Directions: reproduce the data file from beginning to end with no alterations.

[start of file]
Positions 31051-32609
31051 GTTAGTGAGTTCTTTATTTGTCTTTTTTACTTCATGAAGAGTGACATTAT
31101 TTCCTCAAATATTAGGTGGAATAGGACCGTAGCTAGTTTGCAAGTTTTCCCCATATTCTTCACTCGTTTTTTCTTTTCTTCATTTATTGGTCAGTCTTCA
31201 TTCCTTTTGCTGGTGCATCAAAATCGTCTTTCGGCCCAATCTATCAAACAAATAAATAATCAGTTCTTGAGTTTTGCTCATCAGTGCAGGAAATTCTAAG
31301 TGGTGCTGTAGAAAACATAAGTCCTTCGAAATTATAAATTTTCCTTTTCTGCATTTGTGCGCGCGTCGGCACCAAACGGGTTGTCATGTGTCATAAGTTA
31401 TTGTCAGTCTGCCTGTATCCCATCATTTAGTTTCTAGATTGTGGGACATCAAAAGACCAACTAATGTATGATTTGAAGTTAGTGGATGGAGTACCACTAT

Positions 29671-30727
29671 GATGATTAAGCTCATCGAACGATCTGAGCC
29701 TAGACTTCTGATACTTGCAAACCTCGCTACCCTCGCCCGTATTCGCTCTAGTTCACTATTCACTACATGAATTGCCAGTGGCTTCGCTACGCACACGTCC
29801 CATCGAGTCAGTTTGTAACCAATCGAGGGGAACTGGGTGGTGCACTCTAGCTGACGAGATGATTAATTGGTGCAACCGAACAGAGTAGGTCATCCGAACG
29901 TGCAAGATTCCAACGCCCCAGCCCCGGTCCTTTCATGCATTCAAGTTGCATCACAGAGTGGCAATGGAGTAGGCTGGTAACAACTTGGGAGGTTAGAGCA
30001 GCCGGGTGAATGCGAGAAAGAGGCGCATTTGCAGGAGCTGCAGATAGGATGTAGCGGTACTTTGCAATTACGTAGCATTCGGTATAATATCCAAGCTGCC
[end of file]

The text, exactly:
Positions 31051-32609
31051 GTTAGTGAGTTCTTTATTTGTCTTTTTTACTTCATGAAGAGTGACATTAT
31101 TTCCTCAAATATTAGGTGGAATAGGACCGTAGCTAGTTTGCAAGTTTTCCCCATATTCTTCACTCGTTTTTTCTTTTCTTCATTTATTGGTCAGTCTTCA
31201 TTCCTTTTGCTGGTGCATCAAAATCGTCTTTCGGCCCAATCTATCAAACAAATAAATAATCAGTTCTTGAGTTTTGCTCATCAGTGCAGGAAATTCTAAG
31301 TGGTGCTGTAGAAAACATAAGTCCTTCGAAATTATAAATTTTCCTTTTCTGCATTTGTGCGCGCGTCGGCACCAAACGGGTTGTCATGTGTCATAAGTTA
31401 TTGTCAGTCTGCCTGTATCCCATCATTTAGTTTCTAGATTGTGGGACATCAAAAGACCAACTAATGTATGATTTGAAGTTAGTGGATGGAGTACCACTAT

Positions 29671-30727
29671 GATGATTAAGCTCATCGAACGATCTGAGCC
29701 TAGACTTCTGATACTTGCAAACCTCGCTACCCTCGCCCGTATTCGCTCTAGTTCACTATTCACTACATGAATTGCCAGTGGCTTCGCTACGCACACGTCC
29801 CATCGAGTCAGTTTGTAACCAATCGAGGGGAACTGGGTGGTGCACTCTAGCTGACGAGATGATTAATTGGTGCAACCGAACAGAGTAGGTCATCCGAACG
29901 TGCAAGATTCCAACGCCCCAGCCCCGGTCCTTTCATGCATTCAAGTTGCATCACAGAGTGGCAATGGAGTAGGCTGGTAACAACTTGGGAGGTTAGAGCA
30001 GCCGGGTGAATGCGAGAAAGAGGCGCATTTGCAGGAGCTGCAGATAGGATGTAGCGGTACTTTGCAATTACGTAGCATTCGGTATAATATCCAAGCTGCC